Essa KSM^{1*}, Marrouf AA^{1}, ElOtaify MS^{1}, Mohamed AS^{2} and Ismail G^{2}  
^{1}Mathematics and Theoretical Physics, NRC, Atomic Energy Authority, Cairo, Egypt  
^{2}Department of Mathematics, Faculty of Science, Zagazig University, Egypt  
Corresponding Author :  Essa KSM Mathematics and Theoretical Physics NRC, Atomic Energy Authority, Cairo, Egypt Tel: 0020244717553 Email: mohamedksm56@yahoo.com 
Received: November 16, 2015 Accepted: December 04, 2015 Published: December 10, 2015  
Citation: Essa KSM, Marrouf AA, ElOtaify MS, Mohamed AS, Ismail G (2015) New Technique for Solving the Advectiondiffusion Equation in Three Dimensions using Laplace and Fourier Transforms. J Appl Computat Math 4:272. doi:10.4172/21689679.1000272  
Copyright: © 2015 Essa KSM, et al. This is an openaccess article distributed under the terms of the Creative Commons Attribution License, which permits unrestricted use, distribution, and reproduction in any medium, provided the original author and source are credited.  
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A steadystate threedimensional mathematical model for the dispersion of pollutants from a continuously emitting ground point source in moderated winds is formulated by considering the eddy diffusivity as a power law profile of vertical height. The advection along the mean wind and the diffusion in crosswind and vertical directions was accounted. The closed form analytical solution of the proposed problem has obtained using the methods of Laplace and Fourier transforms. The analytical model is compared with data collected from nine experiments conducted at Inshas, Cairo (Egypt). The model shows a best agreement between observed and calculated concentration.
Keywords 
Advectiondiffusion equation; Laplace transform; Fourier transform; Bessel function 
Introduction 
Environmental problems caused by the huge development and the big progress in industrial, which cause's a lot of pollutions. The transport of these pollutants can be adequately described by the advection–diffusion equation. In the last few years, there has been increased research interest in searching for analytical solutions for the advection–diffusion equation (ADE). Therefore, it is possible to construct a theoretical model for the dispersion from a continuous point source from an Eulerian perspective, given adequate boundary and initial conditions and the knowledge of the mean wind velocity field and of the concentration turbulent fluxes. The exact solution of the linear advection–dispersion (or diffusion) transport equation for both transient and steadystate regimes has been obtained [1]. 
The two and threedimensional advection–diffusion equation with spatially variable velocity and diffusion coefficients has been provided analytically [2]. A mathematical treatment has been proposed for the ground level concentration of pollutant from the continuously emitted point source [3]. Essa and ElOtaify studied a mathematical model for hermitized atmospheric dispersion (self adjoined by itself) in low winds with eddy diffusivities as linear functions of the downwind distance [4]. More recently the generalized analytical model describing the crosswindintegrated concentrations is presented [5]. Also, an analytical scheme is described to solve the resulting two dimensional steadystate advection–diffusion equation for horizontal wind speed as a generalized function of vertical height above the ground and eddy diffusivity as a function of both downwind distance from the source and vertical height.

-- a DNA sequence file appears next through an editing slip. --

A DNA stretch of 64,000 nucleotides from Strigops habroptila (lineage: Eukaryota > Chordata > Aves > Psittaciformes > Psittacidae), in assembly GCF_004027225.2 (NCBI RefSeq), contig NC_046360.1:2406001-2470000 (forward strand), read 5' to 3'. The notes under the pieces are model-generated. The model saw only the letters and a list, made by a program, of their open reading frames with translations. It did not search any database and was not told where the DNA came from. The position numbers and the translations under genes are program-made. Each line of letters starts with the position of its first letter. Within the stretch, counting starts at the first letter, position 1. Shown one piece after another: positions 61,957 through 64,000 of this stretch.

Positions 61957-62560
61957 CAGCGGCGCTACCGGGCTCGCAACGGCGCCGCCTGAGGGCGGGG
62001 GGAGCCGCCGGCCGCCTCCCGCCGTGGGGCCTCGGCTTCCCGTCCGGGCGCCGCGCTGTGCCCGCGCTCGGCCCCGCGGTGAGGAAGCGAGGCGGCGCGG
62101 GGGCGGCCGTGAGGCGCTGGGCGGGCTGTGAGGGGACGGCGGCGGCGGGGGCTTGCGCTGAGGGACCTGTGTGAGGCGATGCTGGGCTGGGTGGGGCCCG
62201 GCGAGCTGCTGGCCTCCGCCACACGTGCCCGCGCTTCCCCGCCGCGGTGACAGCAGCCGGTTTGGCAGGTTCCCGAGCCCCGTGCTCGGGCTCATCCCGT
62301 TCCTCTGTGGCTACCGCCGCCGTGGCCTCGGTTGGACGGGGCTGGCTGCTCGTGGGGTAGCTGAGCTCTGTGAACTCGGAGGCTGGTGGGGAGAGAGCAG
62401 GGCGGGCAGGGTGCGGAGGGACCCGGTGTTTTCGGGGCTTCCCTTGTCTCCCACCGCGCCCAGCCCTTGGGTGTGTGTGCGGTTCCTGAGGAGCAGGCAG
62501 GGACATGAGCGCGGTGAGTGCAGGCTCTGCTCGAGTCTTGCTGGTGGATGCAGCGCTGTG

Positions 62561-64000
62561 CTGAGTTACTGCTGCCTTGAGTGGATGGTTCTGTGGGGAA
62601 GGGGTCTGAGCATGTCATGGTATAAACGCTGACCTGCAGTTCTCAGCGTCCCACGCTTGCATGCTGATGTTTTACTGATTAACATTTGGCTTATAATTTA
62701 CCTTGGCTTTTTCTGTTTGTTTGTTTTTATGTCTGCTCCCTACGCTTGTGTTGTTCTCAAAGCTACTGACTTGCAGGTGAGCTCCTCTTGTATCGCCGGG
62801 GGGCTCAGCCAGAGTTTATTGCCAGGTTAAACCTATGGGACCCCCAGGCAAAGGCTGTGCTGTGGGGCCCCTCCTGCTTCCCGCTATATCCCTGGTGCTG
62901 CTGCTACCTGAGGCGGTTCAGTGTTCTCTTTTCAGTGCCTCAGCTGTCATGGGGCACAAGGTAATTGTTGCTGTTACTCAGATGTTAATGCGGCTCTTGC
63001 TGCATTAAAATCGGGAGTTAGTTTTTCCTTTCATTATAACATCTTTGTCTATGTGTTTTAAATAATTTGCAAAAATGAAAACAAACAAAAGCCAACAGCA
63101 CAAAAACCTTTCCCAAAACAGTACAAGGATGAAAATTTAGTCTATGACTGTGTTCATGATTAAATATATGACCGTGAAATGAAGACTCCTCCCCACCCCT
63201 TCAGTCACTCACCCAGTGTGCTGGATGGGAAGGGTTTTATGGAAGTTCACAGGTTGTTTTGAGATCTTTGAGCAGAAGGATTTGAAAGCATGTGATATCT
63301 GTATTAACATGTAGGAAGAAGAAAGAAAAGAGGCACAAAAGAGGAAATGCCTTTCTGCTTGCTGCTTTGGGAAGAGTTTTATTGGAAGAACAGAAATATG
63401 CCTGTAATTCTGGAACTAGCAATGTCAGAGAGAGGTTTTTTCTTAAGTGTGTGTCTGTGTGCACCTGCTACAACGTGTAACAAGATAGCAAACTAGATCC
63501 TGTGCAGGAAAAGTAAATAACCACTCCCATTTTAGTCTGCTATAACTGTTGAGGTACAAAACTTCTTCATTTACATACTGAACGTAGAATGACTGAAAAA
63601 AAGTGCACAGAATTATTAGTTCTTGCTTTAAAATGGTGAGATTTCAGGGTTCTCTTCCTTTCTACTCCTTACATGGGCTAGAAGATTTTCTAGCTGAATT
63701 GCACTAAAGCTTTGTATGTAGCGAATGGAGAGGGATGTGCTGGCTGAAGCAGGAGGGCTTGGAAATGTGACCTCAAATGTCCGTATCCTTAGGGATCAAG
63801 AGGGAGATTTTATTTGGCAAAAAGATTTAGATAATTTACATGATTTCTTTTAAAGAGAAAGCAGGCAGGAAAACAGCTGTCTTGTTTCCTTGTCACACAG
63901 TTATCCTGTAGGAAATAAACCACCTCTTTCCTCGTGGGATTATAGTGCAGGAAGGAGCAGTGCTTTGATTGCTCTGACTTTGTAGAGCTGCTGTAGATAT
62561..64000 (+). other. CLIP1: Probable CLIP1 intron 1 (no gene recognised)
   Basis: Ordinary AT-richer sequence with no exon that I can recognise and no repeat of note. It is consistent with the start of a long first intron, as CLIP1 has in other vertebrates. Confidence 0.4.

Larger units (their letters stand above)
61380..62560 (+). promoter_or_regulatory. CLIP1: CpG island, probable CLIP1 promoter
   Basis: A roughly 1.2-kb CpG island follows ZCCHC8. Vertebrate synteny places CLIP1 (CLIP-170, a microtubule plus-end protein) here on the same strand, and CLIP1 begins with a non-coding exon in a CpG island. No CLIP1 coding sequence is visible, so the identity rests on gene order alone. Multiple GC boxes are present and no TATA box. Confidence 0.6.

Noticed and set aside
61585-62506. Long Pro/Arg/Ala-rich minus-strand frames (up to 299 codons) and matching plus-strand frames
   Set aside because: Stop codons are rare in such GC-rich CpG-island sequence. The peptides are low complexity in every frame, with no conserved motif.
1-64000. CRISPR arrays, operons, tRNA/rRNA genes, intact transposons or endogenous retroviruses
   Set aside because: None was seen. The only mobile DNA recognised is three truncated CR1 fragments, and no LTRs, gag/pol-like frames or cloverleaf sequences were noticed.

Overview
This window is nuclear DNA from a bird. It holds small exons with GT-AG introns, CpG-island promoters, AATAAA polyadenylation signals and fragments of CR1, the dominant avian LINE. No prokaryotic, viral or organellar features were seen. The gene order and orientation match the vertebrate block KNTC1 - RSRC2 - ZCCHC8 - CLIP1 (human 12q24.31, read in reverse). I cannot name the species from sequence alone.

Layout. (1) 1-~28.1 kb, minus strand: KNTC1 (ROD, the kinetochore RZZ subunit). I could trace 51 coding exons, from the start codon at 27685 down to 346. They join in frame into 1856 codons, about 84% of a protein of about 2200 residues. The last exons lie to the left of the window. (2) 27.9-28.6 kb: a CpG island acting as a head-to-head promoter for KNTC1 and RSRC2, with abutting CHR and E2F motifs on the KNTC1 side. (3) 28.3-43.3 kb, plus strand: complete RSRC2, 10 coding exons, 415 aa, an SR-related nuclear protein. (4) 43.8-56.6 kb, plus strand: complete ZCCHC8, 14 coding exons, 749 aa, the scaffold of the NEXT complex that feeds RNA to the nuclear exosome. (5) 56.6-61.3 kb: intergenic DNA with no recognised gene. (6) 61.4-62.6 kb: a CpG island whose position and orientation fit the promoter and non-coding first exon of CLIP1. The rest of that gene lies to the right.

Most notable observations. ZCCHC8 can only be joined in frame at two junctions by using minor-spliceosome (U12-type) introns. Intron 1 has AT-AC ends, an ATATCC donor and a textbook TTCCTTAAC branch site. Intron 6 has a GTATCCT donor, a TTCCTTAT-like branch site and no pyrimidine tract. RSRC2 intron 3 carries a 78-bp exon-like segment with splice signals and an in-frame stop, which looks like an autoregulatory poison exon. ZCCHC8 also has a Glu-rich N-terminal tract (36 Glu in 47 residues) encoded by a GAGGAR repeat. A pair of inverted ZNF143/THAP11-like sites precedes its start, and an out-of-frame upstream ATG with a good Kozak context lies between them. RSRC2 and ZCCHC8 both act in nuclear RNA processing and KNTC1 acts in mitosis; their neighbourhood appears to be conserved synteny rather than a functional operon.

On the other hand, the literature presents several methods to analytically solve the partial differential equations governing transport phenomena [610]. For example, the method of separationofvariables is one of the oldest and most widely used techniques. Similarly, the classical Green’s function method can be applied to problems with source terms and inhomogeneous boundary conditions on finite, Semiinfinite, and infinite regions [10,11]. Integral transform techniques, such as the Laplace and Fourier transform methods, employ a mathematical operator that produces a new function by integrating the product of an existing function and a kernel function between suitable limits. 
In this study, we obtained a mathematical model for dispersion of air pollutants in moderated winds by taking into account the diffusion in vertical height direction and advection along the mean wind. The eddy diffusivity is assumed to be power law in the vertical length. We provided analytical solutions to the advection–diffusion equation for threedimensional with the physically relevant boundary conditions. The moderate data collected during the convective conditions. From nine experiments conducted at Inshas site, CairoEgypt [4], which used to investigate the analytical solution. 
Mathematical Treatment 
The dispersion of pollutants in the atmosphere is governed by the basic atmospheric diffusion equation. Under the assumption of incompressible flow, atmospheric diffusion equation based on the Gradient transport theory can be written in the rectangular coordinate system as: 
(1) 
where C(x, y, z) is the mean concentration of a pollutant (Bq/m^{3}), (μg/m^{3}) and (ppm); in which t is the time, S and R are the source and removal terms, respectively; (u, v, w) and (k_{x}, k_{y}, k_{z}) are the components of wind and diffusivity vectors in x, y and z directions, respectively, in an Eulerian frame of reference. 
The following assumptions are made in order to simplify equation (1): 
1) Steady state conditions are considered, i.e., ∂C/∂t = 0 
2) We are going to study Eq. (1) in case, when the components of wind (v, w) tends to zero 
3) Source and removal (physical/chemical) pollutants are ignored so that S=0 and R=0 
4) Under the moderate to strong winds, the transport due advection dominates over that due to longitudinal diffusion: 
With the above assumptions, equation (1) reduces to: 
(2) 
Under the following boundary conditions: 
(3) 
(4) 
(5) 
(6) 
where δ (…) is Dirac's delta function, and h is the mixing height. The wind speed u and eddy diffusivity k_{y}, k_{z} is expressed as a functions of power law of z as: